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Instructions for extended-release oxalic acid




Extended-release oxalic acid for varroa management

This method of application of oxalic acid is not yet approved by the EPA.  However, EPA does not require an Experimental Use Permit for a limited number of hives.  Check with your State Lead Agency.

Safety

Although oxalic acid is not as reactive as stronger mineral acids, it can still cause eye damage, and if left on the skin, tissue damage.  Always wear safety glasses and waterproof gloves during preparation, and be careful to avoid splashing.

After preparation or application, wash your hands and equipment with soap and warm water to remove any acid residues, or better yet, neutralize any acid on hands, hive tools, or smoker with a solution of 10 heaping tablespoons of baking soda per gallon of water.

Dosage and delivery matrices

For extended-release application of oxalic acid, it can be dissolved into glycerin, and applied to the hive by either laying pads across the top bars (if applied between two brood chambers), or by hanging strips over the top bars, extending down into the interspaces between the frames.  The delivery strips or pads must be applied so that bees freely contact the surfaces.

Biodegradable cellulose matrices such as cardboard (chipboard), Swedish sponges, or cotton absorbent fabrics may be used.  For full efficacy, roughly 55 square inches of delivery matrix must be used if applied across the top bars, or 100 square inches if hung between the frames.  The instructions below are for moisturizer-free Swedish sponges, which hold 100 g of 1:1 (weight to weight) solution of oxalic acid dihydrate to glycerin.  Other matrices, or different ratios of acid to glycerin, will require different preparation.

Preparation

For extended-release application, oxalic acid can be dissolved in glycerin, absorbed into any number of absorbent matrices.  Field data suggest that for a double-deep hive, there should be roughly 60 square inches of matrix, holding roughly 100 g of 1:1 OA:glycerin (weight to weight), although other ratios may be used (the higher the ratio of glycerin, the more rapidly the OA is dispersed upon the bees, sometimes with adverse effects).  For cardboard strips to be hung over the top bars, it will require more total surface area to hold the same amount of solution.

To prepare enough Swedish sponge pads to treat 10 full-sized colonies in double deep boxes:

  • First prepare the sponges by cutting them in half (into 3½” x 8” pads), each of which will absorb 50 grams of the solution (50 g oxalic acid dose per hive).
  • Wear safety glasses and waterproof gloves when preparing the solution. Have a neutralizing solution of 10 heaping tablespoons of baking soda dissolved in 1 gallon of water on hand, to neutralize any spills.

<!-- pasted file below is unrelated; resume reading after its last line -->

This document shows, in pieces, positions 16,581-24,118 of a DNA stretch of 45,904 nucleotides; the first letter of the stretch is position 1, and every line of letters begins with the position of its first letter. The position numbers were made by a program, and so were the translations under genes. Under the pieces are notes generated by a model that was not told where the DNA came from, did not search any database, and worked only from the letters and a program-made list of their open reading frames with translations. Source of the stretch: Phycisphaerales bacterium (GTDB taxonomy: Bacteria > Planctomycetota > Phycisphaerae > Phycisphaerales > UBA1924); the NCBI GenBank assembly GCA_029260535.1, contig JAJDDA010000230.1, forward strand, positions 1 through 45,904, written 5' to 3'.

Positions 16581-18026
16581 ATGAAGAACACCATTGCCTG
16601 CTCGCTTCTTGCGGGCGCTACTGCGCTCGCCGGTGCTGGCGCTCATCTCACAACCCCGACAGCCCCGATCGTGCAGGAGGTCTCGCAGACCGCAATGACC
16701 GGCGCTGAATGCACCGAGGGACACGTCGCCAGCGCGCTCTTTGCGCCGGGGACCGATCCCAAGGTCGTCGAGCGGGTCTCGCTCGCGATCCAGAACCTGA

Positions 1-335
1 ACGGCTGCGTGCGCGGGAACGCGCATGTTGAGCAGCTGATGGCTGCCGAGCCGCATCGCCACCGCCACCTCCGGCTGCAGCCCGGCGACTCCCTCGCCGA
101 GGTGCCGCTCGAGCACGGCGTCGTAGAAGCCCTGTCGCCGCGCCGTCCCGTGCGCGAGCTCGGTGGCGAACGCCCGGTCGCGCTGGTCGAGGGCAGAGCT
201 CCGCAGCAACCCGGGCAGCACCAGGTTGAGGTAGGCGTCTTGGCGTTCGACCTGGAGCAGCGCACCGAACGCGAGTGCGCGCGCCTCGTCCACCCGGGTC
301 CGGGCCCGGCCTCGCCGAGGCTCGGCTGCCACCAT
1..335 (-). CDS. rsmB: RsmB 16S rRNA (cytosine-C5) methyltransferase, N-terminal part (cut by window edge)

• Place 500g OA dihydrate into a stainless steel pan, then add 500g (400 mL) vegetable glycerin (add the glycerin second in order to avoid splashing of the solution).
  • Place the pan over a low/medium heat (preferably using a double boiler), and heat the ingredients while closely monitoring the temperature, not to exceed 160°F (the acid crystals will dissolve at as low as 110°F, and start to bubble if the temperature exceeds 170°F).
  • Occasionally stir gently until the acid crystals are completely dissolved and the solution is completely clear. At that point, remove the pan from heat.
  • While the solution is still hot, either (A) add twenty (20) (3½” x 8”) absorbent cellulose pads (or fifty (50) 1.25” x 15” cardboard strips) on edge into the pan and allow them to absorb the solution, or (B) place the pads into a separate plastic container and slowly and carefully pour the still-hot solution over them. With either method, you may need to use tongs to carefully turn the pads over to obtain full absorption (which must take place before the solution cools).  Be careful to avoid splashing of the solution.
  • If all the solution does not absorb, the excess should be drained off before allowing the pads to completely cool. For easier handling, allow the pads to cool for at least a day before application. The oxalic acid will recrystallize during this time, and make the pads easier to handle and apply, with no dripping of solution (under conditions of high humidity, the pads will absorb moisture and may not “dry out”).
  • The pads can be stored in a labeled sealed container for up to 2 months, by which time the cellulose will slowly start to degrade.

Application

  • Optimal timing of this treatment in treatment rotation is to apply the pads into the brood chamber at time of placement of the honey supers. This treatment should only be used once while colonies are rearing brood, rotating with miticides with other modes of action, such as formic acid, thymol, amitraz, or fluvalinate.  An oxalic dribble or vaporization can then be used during the winter brood break.
  • Wear waterproof gloves.
  • Using gloved hands or tongs, apply two pads between the brood chambers, placed so as to be within the cluster (avoid placing under a top feeder where syrup may spill, or directly against pollen substitute). Placement of the pads must allow for movement of the bees over both surfaces.  The pads or cardboard strips can also be hung over the top bars, inserting them spread between the two brood chambers.  For cardboard strips, 3-4 will be needed per brood chamber.
  • For optimal efficacy, the pads must remain in the hive for 60-75 days, or until most of the acid has been distributed. After treatment, remove the pads, handling them carefully, since they will still contain acid.
  • After removal, place the spent pads into a plastic bag or container for transport, and rinse your hands, hive tool, and smoker with neutralizing solution.
  • Dispose of the spent pads in a landfill, or compost them.